The smart agent will always avoid committing UPL (the unlicensed practice of law), not to mention malpractice, and consult a real estate attorney to understand what is being asked of them and their client when presented with one of these mutant “acceptance” forms that attempts to have the buyer waive all claims against the seller and their agent and brokerage after closing.

# # #

This information in this site is not intended to establish an attorney-client relationship, and if anything herein could be construed as legal guidance or advice, I strongly encourage you to consult with your own attorney before relying upon any such information.

 All rights reserved. This copyrighted material may not be re-published without permission. Links are encouraged.

Put Your Finger On The Trigger (And Squeeze)

GulfmeadA buyer recently entered into a contract with a long-fuse (6-month) closing, which she negotiated intentionally to accommodate the sale of her existing investment property and facilitate a forward  tax deferred exchange.  The relinquished property was in New York City, a jurisdiction famous for closings fraught with intrigue and delay.  Turns out, our buyer was born under a lucky star, and her Brooklyn property sold and closed – by New York City standards – in record time.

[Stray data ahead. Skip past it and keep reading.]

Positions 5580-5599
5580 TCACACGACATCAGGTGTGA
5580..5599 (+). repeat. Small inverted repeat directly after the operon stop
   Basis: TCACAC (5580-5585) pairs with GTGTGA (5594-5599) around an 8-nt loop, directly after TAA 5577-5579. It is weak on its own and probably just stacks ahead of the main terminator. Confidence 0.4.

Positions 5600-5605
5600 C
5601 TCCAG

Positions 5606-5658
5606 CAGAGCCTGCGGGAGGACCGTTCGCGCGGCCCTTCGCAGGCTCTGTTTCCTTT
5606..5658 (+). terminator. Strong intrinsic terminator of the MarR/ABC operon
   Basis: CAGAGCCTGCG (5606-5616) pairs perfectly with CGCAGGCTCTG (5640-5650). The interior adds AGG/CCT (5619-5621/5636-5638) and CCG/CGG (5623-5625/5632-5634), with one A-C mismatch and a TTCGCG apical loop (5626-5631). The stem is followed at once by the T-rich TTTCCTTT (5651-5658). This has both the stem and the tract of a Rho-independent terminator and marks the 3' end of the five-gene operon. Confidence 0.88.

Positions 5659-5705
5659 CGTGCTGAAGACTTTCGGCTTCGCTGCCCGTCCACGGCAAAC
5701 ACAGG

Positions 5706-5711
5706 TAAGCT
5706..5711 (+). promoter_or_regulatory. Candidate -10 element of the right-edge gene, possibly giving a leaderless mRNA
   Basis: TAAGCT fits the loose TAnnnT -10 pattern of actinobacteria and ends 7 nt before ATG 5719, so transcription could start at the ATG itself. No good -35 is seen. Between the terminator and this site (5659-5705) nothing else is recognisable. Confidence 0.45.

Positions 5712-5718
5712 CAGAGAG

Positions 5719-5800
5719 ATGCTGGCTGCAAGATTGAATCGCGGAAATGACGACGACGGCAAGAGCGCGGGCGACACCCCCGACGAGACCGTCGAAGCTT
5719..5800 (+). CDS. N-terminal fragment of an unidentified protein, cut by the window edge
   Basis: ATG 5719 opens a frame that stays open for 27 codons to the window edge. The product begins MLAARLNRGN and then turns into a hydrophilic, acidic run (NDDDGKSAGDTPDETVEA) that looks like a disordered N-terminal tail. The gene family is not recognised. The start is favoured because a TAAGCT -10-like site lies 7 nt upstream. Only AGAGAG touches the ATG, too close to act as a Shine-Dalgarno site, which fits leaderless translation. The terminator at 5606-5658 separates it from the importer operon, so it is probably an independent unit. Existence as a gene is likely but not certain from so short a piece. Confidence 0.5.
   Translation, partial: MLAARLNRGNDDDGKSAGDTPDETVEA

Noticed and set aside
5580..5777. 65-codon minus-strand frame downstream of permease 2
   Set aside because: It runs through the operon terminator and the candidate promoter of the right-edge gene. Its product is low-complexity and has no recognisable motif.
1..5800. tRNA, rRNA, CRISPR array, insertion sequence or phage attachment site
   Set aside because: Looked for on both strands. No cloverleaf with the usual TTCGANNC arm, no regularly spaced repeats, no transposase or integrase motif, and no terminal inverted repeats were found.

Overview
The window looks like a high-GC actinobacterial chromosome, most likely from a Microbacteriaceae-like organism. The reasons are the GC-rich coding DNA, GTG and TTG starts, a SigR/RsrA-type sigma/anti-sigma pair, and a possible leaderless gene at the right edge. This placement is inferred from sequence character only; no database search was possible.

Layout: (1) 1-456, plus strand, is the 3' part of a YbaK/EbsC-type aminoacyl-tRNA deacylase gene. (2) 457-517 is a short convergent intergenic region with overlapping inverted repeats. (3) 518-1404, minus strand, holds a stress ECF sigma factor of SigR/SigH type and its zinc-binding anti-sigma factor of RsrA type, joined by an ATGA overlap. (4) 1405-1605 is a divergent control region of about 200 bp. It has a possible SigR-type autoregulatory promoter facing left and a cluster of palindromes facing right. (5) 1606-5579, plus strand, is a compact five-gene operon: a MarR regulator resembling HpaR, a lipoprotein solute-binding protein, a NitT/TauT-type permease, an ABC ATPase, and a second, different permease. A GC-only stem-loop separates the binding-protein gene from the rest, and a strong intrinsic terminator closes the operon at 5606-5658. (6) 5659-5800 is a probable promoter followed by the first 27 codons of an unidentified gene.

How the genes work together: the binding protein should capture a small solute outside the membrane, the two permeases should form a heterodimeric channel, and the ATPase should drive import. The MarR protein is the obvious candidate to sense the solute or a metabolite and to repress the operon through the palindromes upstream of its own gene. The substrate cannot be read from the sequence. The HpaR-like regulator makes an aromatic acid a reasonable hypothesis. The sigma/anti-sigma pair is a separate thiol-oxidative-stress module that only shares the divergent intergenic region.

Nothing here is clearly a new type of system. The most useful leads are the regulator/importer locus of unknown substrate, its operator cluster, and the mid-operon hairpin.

Meanwhile, back in Sarasota, the seller’s agent had repeatedly stated that her client would be able to relocate quickly once the buyer’s New York property sold, so the buyer’s agent dutifully specified in the sale contract that the closing date would be “on or before X date.”  However, when the rubber hit the road and the buyer tried to enforce an earlier closing, the seller – who was enjoying his last, sunny, Siesta Key beachfront summer– decided that the closing date specified in the contract would be just fine with him, and an early move just wasn’t in the cards what with all this nice weather and such…